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Alzheimer Disease Research in the 21st Century: Past and Current Failures, New Perspectives and Funding Priorities

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Alzheimer Disease Research in the 21st Century: Past and Current Failures, New Perspectives and Funding Priorities

Francesca Pistollato et al. Oncotarget.

Abstract

Much of Alzheimer disease (AD) research has been traditionally based on the use of animals, which have been extensively applied in an effort to both improve our understanding of the pathophysiological mechanisms of the disease and to test novel therapeutic approaches. However, decades of such research have not effectively translated into substantial therapeutic success for human patients. Here we critically discuss these issues in order to determine how existing human-based methods can be applied to study AD pathology and develop novel therapeutics. These methods, which include patient-derived cells, computational analysis and models, together with large-scale epidemiological studies represent novel and exciting tools to enhance and forward AD research. In particular, these methods are helping advance AD research by contributing multifactorial and multidimensional perspectives, especially considering the crucial role played by lifestyle risk factors in the determination of AD risk. In addition to research techniques, we also consider related pitfalls and flaws in the current research funding system. Conversely, we identify encouraging new trends in research and government policy. In light of these new research directions, we provide recommendations regarding prioritization of research funding. The goal of this document is to stimulate scientific and public discussion on the need to explore new avenues in AD research, considering outcome and ethics as core principles to reliably judge traditional research efforts and eventually undertake new research strategies.

Keywords: Alzheimer disease; Gerotarget; animal models; computational models; human methods; induced pluripotent stem cells.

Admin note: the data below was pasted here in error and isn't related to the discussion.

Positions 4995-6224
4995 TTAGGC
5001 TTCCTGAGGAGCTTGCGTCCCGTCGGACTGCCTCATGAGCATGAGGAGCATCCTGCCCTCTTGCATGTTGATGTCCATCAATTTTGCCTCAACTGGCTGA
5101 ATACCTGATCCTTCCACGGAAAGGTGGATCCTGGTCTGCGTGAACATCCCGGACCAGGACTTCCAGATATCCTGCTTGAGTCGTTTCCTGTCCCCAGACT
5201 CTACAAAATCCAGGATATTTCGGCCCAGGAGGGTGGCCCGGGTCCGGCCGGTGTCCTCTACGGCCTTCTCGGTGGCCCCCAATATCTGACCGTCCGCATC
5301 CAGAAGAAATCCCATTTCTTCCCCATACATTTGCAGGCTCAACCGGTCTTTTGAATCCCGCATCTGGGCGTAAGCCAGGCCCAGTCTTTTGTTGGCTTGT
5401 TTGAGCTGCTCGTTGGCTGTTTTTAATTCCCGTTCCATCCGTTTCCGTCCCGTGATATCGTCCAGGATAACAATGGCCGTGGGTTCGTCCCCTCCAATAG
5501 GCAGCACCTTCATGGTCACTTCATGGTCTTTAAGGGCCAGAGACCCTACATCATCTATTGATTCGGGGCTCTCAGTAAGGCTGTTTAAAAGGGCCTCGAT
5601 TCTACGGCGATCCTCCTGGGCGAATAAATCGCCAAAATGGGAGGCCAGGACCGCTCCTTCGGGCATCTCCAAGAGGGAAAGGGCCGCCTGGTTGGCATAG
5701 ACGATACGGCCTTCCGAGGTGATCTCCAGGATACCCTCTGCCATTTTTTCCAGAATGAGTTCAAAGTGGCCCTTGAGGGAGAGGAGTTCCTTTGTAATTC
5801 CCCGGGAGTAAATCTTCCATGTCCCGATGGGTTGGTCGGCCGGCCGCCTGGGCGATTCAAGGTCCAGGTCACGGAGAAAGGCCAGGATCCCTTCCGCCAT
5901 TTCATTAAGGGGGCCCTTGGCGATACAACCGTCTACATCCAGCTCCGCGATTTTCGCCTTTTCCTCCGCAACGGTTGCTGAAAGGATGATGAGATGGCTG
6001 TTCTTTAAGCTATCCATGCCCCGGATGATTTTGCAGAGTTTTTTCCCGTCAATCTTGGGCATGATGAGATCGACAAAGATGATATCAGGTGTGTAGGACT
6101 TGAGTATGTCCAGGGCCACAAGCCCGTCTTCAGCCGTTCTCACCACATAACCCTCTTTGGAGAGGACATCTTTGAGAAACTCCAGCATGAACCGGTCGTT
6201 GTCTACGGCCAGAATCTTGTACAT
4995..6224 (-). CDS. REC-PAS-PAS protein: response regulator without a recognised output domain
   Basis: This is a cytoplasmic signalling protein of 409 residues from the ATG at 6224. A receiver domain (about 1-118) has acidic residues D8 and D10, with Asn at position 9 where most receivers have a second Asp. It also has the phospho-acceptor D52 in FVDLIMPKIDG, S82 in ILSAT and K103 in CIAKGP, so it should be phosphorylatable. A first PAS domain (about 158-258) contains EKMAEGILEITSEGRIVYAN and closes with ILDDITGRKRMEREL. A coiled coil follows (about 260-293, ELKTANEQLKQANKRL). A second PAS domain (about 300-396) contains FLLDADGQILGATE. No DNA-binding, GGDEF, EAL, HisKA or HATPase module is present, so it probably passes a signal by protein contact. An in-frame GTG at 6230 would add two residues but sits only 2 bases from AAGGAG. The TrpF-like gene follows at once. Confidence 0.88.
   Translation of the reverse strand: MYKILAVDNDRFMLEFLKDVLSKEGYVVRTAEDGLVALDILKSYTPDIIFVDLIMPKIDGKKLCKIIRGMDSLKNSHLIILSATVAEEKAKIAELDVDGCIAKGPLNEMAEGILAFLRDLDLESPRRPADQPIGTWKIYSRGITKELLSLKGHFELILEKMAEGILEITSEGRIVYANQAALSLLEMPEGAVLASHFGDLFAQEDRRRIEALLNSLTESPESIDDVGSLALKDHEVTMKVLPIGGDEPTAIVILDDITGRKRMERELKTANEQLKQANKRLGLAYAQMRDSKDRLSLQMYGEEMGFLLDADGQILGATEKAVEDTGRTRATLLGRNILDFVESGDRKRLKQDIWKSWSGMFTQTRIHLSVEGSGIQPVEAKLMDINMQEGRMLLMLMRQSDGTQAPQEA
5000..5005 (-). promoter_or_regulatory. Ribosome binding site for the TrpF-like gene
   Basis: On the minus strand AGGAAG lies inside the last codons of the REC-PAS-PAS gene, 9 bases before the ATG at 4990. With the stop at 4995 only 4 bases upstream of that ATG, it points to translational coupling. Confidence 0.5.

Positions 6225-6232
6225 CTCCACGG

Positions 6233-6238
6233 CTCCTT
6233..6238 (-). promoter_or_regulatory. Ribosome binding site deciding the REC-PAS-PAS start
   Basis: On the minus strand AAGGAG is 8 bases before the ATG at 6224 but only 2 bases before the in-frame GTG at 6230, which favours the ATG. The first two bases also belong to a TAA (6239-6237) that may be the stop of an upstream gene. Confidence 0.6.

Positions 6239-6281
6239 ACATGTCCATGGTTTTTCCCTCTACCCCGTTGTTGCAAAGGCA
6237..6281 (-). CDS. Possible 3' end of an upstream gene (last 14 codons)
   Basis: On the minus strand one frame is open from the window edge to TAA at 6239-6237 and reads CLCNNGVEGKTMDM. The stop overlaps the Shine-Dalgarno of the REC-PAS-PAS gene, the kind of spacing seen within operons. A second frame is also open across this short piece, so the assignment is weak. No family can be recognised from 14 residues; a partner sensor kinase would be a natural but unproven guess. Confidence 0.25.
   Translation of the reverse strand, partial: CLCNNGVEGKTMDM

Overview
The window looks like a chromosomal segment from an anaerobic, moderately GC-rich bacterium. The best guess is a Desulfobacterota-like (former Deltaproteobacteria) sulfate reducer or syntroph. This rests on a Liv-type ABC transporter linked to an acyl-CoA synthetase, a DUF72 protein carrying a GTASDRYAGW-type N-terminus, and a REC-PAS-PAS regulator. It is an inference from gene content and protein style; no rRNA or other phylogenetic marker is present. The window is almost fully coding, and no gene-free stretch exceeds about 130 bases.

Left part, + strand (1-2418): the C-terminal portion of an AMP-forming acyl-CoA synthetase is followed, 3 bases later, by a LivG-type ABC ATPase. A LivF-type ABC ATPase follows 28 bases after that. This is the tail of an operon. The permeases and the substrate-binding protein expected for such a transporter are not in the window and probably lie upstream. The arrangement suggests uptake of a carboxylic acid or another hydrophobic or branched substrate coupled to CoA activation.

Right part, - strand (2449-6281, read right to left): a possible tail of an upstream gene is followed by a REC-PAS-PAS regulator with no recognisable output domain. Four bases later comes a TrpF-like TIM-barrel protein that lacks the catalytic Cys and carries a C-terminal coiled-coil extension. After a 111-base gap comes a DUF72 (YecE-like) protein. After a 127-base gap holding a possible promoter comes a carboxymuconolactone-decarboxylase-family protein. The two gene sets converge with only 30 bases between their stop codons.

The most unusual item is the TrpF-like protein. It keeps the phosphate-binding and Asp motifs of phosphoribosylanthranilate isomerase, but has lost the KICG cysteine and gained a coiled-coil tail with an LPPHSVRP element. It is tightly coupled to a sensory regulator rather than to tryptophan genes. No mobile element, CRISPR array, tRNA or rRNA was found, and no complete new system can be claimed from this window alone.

Conflict of interest statement

CONFLICTS OF INTERESTS Gillian Langley is a consultant to Humane Society International. Francesca Pistollato, Ann Lam, Neal Barnard, Mei-Chun Lai, Ryan Merkley and P. Charukeshi Chandrasekera work at the Physicians Committee for Responsible Medicine, a non-profit medical advocacy organization. Thomas J. Novak is an employee of Cellular Dynamics International (CDI) and the PI on CDI's grant with the California Institute for Regenerative Medicine (CIRM) to generate 3000 patient-derived iPSC lines, including those from patients with late-onset AD.

Figures

Figure 1
Figure 1. Bar graphs reporting the absolute numbers of AD-related projects focused on the use of animal models (black bars) vs projects accounting only for human-relevant models/methods (white bars)
A. and relative funding B., provided by the NIH from fiscal year (FY) 2007 to 2014. Analysis has been done usinghttp://projectreporter.nih.gov/reporter.cfm (as of July 6th 2015), project search was limited to ‘project terms’. List of applied keywords per category: AD & animal models: Alzheimer AND (“primate” OR “primates” OR “monkey” OR “monkeys” OR “macaca” OR “macaque” OR “marmoset” OR “vervet” OR “cercopithecus” OR “cynomolgus” OR “tamarin” OR “dog” OR “dogs” OR “canine” OR “canines” OR “canis” OR “feline” OR “felines” OR “felis” OR “guinea” OR “rabbit” OR “rabbits” OR “mouse” OR “mice” OR “porcine” OR “pig” OR “pigs” OR “ovine” OR “sheep” OR “rattus” OR “rat” OR “rats” OR “mus” OR “mice” OR “mouse” OR “mammal” OR “fish” OR “zebrafish” OR “hamster” OR “rodent” OR “animal model” OR “animals” OR “animal” OR “xenopus” OR “caenorhabditis elegans” OR “c. elegans” OR “drosophila melanogaster” OR “drosophila” OR “lamprey”). AD & human models: Alzheimer AND “human” AND (“stem cells” OR “induced pluripotent stem cells” OR “iPS” OR “imaging” OR “PET” OR “MRI” OR “computational” OR “prevention” OR “preventive strategy” OR “clinical study” OR “clinical” OR “clinical trial” OR “patient”) NOT (“primate” OR “primates” OR “monkey” OR “monkeys” OR “macaca” OR “macaque” OR “marmoset” OR “vervet” OR “cercopithecus” OR “cynomolgus” OR “tamarin” OR “dog” OR “dogs” OR “canine” OR “canines” OR “canis” OR “feline” OR “felines” OR “felis” OR “guinea” OR “rabbit” OR “rabbits” OR “mouse” OR “mice” OR “porcine” OR “pig” OR “pigs” OR “ovine” OR “sheep” OR “rattus” OR “rat” OR “rats” OR “mus” OR “mice” OR “mouse” OR “mammal” OR “fish” OR “zebrafish” OR “hamster” OR “rodent” OR “animal model” OR “animals” OR “animal” OR “xenopus” OR “caenorhabditis elegans” OR “c. elegans” OR “drosophila melanogaster” OR “drosophila” OR “lamprey”)

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